The African wild dog is a highly successful hunter. Nearly 80% of all wild dog hunts end in a kill; for comparison, the success rate of lions, often viewed as ultimate predators, is only 10%. The average chase typically only goes as far as 2 km, during which time the prey animal, if large, is repeatedly bitten on the legs, belly and anus until it stops running, while smaller prey is simply pulled down and torn apart. L. pictus hunting strategies differ according to prey, with wildebeest being rushed at in order to panic the herd and isolate a vulnerable individual, whereas territorial antelope species, which defend themselves by running in wide circles, are captured by cutting off their escape routes. Medium-sized prey is often killed in 2–5 minutes, whereas larger prey like wildebeest may take half an hour to pull down. Male wild dogs usually perform the task of grabbing dangerous prey, such as warthogs, by the nose. Small prey like rodents, hares and birds are hunted singly, with dangerous prey like cane rats and porcupines being killed with a quick and well-placed bite in order to avoid injury. Small prey is eaten entirely, while large animals are stripped of their meat and organs, with the skin, head, and skeleton left intact. The African wild dog is a fast eater, with a pack being able to consume a Thompson’s gazelle in 15 minutes. In the wild, the species’ consumption rate is of 1.2–5.9 kg per African wild dog a day, with one pack of 17–43 specimens in East Africa having been recorded to kill three animals per day on average. In East Africa, its most common prey is Thomson’s gazelle, while in Central and Southern Africa it targets impala, reedbuck, kob, lechwe, and springbok.
Sneezing And the Hunt
African wild dog populations in the Okovango delta have been observed “rallying” before they set out to hunt. Not every rally results in a departure, but departure becomes more likely when more individual dogs “sneeze”. These sneezes are characterized by a short sharp exhale through the nostrils. When members of dominant mating pairs sneeze first, the group is much more likely to depart. If a dominant dog initiates, approximately 3 sneezes guarantee departure. When less dominant dogs sneeze first, if enough others also sneeze (~10) then the group will go hunting. Researchers assert that wild dogs in Botswana, “use a specific vocalization (the sneeze) along with a variable quorum response mechanism in the decision-making process [to go hunting at a particular moment]”
Unlike most social predators, Wild Dogs (Lycaon pictus) will regurgitate food for adult as well as young family members. Like other canids, it regurgitates food for its young, but this action is also extended to adults, to the point of being the bedrock of African wild dog social life. The ability to do this rests with an abnormally large stomach which might also explain why they can eat so much, so quickly. Pups old enough to eat solid food are given first priority at kills, eating even before the dominant pair; subordinate adult dogs help feed and protect the pups. It has been estimated that the food from a kill may pass through as many as seven recipients.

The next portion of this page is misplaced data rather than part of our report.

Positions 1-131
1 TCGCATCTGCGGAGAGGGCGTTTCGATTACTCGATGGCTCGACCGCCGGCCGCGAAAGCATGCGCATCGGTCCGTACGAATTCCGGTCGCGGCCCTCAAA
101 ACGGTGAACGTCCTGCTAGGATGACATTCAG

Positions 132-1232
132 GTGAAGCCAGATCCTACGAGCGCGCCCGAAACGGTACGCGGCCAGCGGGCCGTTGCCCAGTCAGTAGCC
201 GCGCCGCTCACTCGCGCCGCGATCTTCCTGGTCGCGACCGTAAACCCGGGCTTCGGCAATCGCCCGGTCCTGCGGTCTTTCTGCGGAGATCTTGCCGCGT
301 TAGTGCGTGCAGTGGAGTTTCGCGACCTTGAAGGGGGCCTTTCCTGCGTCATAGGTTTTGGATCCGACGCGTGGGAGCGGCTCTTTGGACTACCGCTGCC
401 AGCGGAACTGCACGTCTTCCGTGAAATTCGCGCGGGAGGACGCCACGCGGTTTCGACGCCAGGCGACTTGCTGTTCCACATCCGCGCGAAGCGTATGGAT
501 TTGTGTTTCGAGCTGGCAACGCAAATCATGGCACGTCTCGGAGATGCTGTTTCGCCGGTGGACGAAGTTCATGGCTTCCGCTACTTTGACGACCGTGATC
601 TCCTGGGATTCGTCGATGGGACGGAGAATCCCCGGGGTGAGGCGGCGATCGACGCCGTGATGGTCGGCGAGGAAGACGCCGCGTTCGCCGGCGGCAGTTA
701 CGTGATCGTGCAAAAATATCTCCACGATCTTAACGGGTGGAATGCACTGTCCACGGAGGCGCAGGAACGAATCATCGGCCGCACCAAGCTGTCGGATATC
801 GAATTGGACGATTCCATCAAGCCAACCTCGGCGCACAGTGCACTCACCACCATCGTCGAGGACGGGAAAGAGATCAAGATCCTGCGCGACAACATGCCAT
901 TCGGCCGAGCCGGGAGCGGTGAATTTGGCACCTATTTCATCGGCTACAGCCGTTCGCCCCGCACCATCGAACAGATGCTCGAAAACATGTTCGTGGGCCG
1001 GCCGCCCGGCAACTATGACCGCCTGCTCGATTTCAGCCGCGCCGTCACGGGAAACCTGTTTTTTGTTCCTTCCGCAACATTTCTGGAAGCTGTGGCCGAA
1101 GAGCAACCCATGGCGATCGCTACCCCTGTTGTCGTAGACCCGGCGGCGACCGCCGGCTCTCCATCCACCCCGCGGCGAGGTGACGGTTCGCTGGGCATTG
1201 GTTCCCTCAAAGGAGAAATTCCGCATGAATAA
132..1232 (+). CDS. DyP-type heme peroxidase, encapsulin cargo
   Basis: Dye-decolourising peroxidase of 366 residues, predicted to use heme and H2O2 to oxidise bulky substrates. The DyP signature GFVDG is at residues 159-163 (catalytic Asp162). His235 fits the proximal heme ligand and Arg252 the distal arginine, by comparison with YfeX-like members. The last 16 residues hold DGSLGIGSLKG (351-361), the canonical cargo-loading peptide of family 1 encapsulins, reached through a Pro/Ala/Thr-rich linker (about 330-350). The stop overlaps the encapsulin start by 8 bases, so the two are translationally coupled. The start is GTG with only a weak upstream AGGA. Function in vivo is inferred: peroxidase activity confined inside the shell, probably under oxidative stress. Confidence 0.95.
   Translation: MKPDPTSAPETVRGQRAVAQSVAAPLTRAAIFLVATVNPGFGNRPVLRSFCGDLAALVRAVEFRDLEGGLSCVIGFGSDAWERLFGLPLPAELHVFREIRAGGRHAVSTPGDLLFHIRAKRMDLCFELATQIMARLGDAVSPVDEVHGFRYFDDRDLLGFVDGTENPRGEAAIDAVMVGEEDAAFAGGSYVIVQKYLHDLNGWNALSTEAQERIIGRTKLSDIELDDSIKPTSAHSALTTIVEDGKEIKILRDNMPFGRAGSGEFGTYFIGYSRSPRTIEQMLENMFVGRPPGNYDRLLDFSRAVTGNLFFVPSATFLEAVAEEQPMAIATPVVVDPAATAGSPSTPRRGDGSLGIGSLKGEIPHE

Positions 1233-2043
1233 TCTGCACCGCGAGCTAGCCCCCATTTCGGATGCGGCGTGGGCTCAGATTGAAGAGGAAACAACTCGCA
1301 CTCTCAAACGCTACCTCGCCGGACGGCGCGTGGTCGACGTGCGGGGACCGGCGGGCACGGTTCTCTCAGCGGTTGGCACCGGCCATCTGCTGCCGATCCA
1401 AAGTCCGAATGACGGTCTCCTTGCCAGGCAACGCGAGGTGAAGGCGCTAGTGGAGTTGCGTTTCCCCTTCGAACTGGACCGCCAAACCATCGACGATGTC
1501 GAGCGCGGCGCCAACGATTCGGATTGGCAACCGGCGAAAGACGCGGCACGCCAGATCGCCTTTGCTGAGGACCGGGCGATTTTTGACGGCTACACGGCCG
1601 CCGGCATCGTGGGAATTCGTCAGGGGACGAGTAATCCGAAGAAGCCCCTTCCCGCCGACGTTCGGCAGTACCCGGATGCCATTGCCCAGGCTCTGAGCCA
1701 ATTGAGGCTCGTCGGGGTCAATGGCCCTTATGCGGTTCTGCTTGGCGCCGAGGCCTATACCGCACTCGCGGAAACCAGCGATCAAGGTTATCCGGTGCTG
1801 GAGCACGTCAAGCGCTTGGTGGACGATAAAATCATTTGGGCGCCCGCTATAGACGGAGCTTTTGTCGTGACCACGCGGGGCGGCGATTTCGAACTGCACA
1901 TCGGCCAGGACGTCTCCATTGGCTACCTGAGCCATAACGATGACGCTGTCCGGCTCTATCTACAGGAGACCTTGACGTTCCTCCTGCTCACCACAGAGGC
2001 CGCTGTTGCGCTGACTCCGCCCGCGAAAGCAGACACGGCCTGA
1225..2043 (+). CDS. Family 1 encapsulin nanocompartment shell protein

Predators, Poachers and Competitors
The African Wild Dog (Lycaon pictus) has few natural predators, though lions are a major source of mortality, and spotted hyenas are frequent poachers. Lions dominate African wild dogs, and are a major source of mortality for both adults and pups. Population densities of African wild dogs are low in areas where lions are more abundant. Wild dogs are one of the most successful hunters in Africa while the hyena will do and eat almost anything to survive. One of their many ways to find food is to follow other predators and either wait for them to leave and then eat whatever is left, in the case of a lion pride/wild dog pack or steal kills where possible. So as wild dogs roam through an area you will often find hyenas following them, opportunistic as ever. The African Leopard and the African Wild Dog are two of the most vicious predators in the wilderness of sub-Saharan Africa. They have long been rivals, as they share habitats and are both hypercarnivores that hunt and scavenge to survive.
The wild dog is an attractive animal, particularly as cubs, and you would expect ancient people would have tried to domesticate them. People have attempted to tame wild dogs but never successfully. They are naturally distrusting of humans or indeed any animal outside of their own pack. When humans have domesticated dogs in the past, it was due to certain character traits prevalent in canines that could be amplified through breeding. One of these traits was a willingness to be touched by humans. This combined with traits of curiosity and opportunism paved the way for humanity’s greatest symbiotic relationship with an animal affectionately named “man’s best friend.” Wild dogs have never displayed these traits and it is unlikely they ever will.
<p><a href=”https://www.nationalgeographic.com/animals/mammals/a/african-wild-dog/”>Nat Geo Wild Dogs</a></p>
<p><a href=”https://arstechnica.com/science/2017/09/wild-dog-packs-vote-on-whether-to-start-hunting/”>Sneezing Behavior</a></p>
<p><a href=”http://rspb.royalsocietypublishing.org/content/284/1862/20170347″>Sneezing Behavior</a></p>
<p><a href=”http://www.fauna-flora.org/species/african-wild-dog/”>Fauna and Floral International</a></p>